“I want you to know, you were right to caution me in the past about your brother. I have indulged him too much. The fault is mine. If he is deceitful, it is because I have failed him as a father, as I have failed you.”
“No, no, you have never failed me!”
“Fatima, hear me in this. I should have trusted in you and your instincts about your brother. You have never led me astray before. Now I pray Allah, the Compassionate, the Merciful, may bless you with the knowledge I did not possess. Have the courage to see your loved ones as they are, not as you would wish them to be. Be strong, my daughter, in the days of trial.”
He sighed and smiled, but it was a sad, empty gesture. Then he pressed his forehead to hers. “It should have been you, my Fatima. You should have been my firstborn and a male. What a formidable Sultan you would have made! I charge you, my most precious and beloved child, with a sacred responsibility. It is yours until death. I bequeath the glory of our family name and require your defense of it. Guide and protect those whom we love. This is my last and best legacy, the duty to our family. Promise me you shall hold fast to it.”
She blinked hard against her tears and embraced him once more. She buried her face in his familiar comfort.
“To the end and with my last breath, I shall honor you and our family always, blessed Father.”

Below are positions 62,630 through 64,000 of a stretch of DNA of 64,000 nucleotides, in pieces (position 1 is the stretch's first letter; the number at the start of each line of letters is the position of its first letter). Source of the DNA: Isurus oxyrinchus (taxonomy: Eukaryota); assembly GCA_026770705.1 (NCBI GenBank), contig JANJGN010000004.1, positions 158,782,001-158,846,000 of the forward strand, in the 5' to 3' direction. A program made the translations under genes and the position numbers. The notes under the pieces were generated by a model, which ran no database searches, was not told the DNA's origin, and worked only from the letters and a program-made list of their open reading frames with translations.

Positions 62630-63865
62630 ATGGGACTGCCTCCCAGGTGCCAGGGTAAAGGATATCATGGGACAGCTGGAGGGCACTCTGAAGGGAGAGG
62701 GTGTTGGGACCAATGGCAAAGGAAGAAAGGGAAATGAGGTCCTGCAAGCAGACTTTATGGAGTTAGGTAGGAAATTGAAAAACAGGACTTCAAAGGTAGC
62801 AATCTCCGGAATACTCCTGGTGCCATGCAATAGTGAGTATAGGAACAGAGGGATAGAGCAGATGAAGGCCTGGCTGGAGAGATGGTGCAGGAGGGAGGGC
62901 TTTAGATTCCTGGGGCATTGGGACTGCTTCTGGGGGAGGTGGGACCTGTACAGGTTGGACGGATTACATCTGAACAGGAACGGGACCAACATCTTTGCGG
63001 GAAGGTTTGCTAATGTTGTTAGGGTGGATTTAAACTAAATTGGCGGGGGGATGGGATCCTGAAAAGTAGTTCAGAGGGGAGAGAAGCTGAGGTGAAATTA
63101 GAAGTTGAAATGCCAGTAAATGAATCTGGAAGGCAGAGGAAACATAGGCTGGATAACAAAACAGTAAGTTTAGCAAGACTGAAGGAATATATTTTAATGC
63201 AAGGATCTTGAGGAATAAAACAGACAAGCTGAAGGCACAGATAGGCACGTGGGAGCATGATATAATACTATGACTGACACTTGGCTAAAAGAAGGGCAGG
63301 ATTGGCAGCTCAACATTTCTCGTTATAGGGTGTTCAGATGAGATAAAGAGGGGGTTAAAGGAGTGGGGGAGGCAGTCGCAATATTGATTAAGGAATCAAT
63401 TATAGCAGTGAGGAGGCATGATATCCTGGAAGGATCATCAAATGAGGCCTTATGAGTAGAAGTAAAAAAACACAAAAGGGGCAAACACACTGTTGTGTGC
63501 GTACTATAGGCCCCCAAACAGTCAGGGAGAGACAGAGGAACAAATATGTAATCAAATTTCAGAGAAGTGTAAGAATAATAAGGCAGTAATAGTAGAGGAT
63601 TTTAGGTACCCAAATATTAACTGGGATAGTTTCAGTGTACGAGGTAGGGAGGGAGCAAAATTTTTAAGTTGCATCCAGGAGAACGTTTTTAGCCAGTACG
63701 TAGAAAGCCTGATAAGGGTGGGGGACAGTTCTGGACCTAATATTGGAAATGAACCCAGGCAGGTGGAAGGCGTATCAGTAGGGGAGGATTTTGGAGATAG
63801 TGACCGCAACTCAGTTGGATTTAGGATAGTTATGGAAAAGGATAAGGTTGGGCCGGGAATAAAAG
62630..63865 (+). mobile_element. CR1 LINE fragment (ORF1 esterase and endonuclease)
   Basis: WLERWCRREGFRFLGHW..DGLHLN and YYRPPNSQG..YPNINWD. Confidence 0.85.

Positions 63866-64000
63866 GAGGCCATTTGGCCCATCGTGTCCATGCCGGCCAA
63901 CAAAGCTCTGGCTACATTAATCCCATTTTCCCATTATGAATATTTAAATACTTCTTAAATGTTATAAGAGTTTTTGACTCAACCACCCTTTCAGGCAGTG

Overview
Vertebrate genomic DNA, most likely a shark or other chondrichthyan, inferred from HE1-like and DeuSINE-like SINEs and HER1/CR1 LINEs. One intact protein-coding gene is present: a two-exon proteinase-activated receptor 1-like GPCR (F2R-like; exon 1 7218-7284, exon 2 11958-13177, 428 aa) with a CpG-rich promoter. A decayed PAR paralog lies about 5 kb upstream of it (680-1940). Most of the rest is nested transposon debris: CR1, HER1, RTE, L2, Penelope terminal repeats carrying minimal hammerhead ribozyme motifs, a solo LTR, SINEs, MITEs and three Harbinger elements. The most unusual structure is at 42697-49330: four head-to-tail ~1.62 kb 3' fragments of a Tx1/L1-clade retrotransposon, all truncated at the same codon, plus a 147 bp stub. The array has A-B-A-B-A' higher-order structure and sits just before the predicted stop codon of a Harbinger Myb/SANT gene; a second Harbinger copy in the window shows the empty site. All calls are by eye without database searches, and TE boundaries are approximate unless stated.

Jen B. said...

I have been reading your various posts about Moorish Spain. The history is so interesting. I am definitely adding your books to my wish list and maybe I'll get lucky and win a copy of Sunday!

Rosemary Morris said...


Congratulations on having both your novels about Farida published. They are on my wish list,

Rosemary from Anne Whtfield's HistFic

Wendy said...

Wow. Very moving excerpt and visual setting. I liked how you pluck at the reader's senses. e.g.You had Fatima betray her presence, when 'The white silk and silver brocaded folds of the robe lapped at the wall.' A small detail but with it you captured the mood, the setting, the imagery and the theme of betrayal and promised the reader beauty in the writing as well as in the story.

What a beautiful book trailer video too and I love the music.